Posture is not the only cause of mid back pain. Injuries due to trauma or repetitive movements are another source. In short, no one is immune from these injuries. From people who work at a desk to those who paint houses, anyone can become affected. See your chiropractor to discuss management options.
Thoracic Spine Subluxation
You’ve probably heard people say, “sit up straight, keep your shoulders back and don’t slouch.” Children usually get that advice from their parents, and like all good advice it should last a lifetime, because poor posture can lead to a painful condition called postural syndrome.
Postural syndrome can cause physical changes to the body and painful side effects. Most people with the condition notice their shoulders are rounded and tend to droop forward. Muscles that connect the shoulders and the back of the neck to the head then tend to pull the head forward, and the resulting position can cause constant, aching pain, stiffness and even burning in the upper and middle back areas, as well as in the shoulders, neck and head. Over time, poor posture can also lead to the development of trigger points (tight muscle fibers), which can refer pain throughout the back and neck, as well as cause headaches.
Poor posture usually develops gradually in people who sit improperly for long periods. Think about how much time you spend sitting. You probably sit in your car, at work, when you’re eating meals and when you’re watching television. And if you’re like most people, you probably tend to sit with a forward bend, which causes your shoulders to become hunched over. This is the opposite of good posture, which is a state of musculoskeletal balance that involves a minimal amount of stress or strain on the body.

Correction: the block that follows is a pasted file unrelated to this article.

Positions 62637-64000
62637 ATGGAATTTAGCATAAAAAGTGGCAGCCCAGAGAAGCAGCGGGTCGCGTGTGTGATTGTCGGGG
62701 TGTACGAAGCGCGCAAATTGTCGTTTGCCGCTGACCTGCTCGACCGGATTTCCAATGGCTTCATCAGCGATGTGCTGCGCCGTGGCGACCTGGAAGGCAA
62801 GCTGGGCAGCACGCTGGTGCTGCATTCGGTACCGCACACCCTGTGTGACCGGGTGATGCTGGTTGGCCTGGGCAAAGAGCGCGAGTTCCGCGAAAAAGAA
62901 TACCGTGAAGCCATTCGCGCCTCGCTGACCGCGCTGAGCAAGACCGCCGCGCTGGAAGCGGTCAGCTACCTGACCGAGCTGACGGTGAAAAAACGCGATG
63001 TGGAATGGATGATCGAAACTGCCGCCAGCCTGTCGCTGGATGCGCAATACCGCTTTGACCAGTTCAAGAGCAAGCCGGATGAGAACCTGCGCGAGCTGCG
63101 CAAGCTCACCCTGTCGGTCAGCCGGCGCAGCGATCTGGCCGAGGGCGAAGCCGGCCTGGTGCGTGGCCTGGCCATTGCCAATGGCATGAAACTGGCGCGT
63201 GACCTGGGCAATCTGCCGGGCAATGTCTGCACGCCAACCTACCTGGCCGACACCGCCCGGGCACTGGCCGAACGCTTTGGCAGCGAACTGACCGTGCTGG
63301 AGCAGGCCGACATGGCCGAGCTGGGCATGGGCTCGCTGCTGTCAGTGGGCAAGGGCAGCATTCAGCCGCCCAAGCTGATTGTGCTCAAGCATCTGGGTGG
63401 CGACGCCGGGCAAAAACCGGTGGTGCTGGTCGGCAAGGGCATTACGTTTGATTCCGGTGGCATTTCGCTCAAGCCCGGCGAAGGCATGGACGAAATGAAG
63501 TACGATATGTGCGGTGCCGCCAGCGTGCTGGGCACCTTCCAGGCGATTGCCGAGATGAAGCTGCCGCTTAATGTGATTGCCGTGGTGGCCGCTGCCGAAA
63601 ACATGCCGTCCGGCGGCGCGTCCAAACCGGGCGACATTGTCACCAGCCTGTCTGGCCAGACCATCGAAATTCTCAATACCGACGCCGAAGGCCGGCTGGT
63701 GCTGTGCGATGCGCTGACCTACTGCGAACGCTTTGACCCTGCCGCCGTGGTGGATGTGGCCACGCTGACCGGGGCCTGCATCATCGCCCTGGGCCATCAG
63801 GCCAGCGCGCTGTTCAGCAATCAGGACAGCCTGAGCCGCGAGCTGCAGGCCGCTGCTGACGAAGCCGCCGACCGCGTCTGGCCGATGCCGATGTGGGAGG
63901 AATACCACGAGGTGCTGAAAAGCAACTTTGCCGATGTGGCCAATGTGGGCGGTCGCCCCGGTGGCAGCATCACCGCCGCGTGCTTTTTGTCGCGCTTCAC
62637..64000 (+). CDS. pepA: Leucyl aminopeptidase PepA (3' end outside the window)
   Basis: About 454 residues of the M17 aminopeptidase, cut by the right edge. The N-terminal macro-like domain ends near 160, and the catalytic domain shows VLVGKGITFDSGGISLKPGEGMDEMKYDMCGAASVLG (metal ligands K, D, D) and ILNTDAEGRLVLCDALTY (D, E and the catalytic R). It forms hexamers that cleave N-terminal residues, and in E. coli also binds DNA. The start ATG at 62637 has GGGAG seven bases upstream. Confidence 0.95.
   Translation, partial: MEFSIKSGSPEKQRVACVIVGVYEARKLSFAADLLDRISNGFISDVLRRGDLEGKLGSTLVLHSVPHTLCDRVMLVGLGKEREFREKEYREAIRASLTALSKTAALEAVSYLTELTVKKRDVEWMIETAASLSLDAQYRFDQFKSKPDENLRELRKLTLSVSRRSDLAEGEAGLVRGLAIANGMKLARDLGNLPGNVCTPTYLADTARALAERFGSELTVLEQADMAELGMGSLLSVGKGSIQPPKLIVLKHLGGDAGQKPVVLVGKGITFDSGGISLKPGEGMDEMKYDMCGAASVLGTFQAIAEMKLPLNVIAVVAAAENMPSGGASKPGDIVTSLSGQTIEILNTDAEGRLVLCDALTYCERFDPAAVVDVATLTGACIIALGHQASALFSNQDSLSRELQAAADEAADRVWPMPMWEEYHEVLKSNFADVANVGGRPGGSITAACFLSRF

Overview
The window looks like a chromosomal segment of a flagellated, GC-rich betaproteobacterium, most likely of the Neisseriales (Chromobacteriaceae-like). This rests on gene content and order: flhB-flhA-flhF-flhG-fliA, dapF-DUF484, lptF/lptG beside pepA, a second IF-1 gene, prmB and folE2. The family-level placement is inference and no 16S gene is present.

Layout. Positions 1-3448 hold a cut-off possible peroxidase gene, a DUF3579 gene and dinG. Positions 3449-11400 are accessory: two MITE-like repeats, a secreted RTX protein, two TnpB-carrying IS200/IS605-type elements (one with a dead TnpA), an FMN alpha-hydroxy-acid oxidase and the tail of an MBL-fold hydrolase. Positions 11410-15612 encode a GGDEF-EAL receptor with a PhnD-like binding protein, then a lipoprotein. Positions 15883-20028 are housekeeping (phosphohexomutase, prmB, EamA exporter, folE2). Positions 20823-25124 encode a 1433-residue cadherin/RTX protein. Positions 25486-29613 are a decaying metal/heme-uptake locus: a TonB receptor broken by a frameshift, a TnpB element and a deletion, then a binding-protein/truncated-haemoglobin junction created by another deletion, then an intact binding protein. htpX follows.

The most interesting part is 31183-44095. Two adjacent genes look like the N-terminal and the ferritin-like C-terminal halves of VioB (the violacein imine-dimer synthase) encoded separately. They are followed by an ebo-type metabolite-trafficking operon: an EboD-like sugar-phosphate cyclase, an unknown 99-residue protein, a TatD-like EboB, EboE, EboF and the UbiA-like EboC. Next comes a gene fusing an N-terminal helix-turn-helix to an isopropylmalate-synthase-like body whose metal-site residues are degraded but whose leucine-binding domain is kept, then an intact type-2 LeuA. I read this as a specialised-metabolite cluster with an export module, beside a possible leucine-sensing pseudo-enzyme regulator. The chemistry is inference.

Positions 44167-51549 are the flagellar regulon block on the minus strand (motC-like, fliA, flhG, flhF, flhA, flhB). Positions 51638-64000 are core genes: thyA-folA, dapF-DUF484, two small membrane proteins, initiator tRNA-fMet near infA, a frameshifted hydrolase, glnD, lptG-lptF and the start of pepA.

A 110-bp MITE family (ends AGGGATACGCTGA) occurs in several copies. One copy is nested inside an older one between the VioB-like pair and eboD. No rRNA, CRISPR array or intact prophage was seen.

Over time, poor posture can cause a muscular imbalance in the body. Normally, there are balanced tug-of-war games happening between the chest muscles (pectoralis) and the upper back muscles (rhomboid, middle trapezius and inferior trapezius) and between he muscles that bring your chin to your chest (anterior scalene and sternocleidalmastoid) and the muscles in the back of your neck (upper trapezius). No muscle group wins, because they all have equally strong players.
The impasse ends, however, when chronic poor posture gives the chest muscles the advantage. The chest muscles then become tight and short, tugging or pulling the shoulders forward. Chronically tight chest muscles cause the muscles behind the shoulders to become relatively weak. At this point, the stronger muscles pull the spine out of its normal alignment, causing postural changes. Now the shoulders are slouched forward and the head, because of its connection, must follow. In an effort to hold the head up to compensate, the muscles in the back of the neck then become tight, ending the other tug-of-war and causing the head to jut forward.
If you have postural syndrome or just poor posture, it’s important that you see your healthcare practitioner as soon as possible. Postural awareness and adequate care can help restore muscle balance and joint health, but since it may have been many years since you started ignoring your parents’ advice, it may take some time for you and your healthcare practitioner to fix the problems.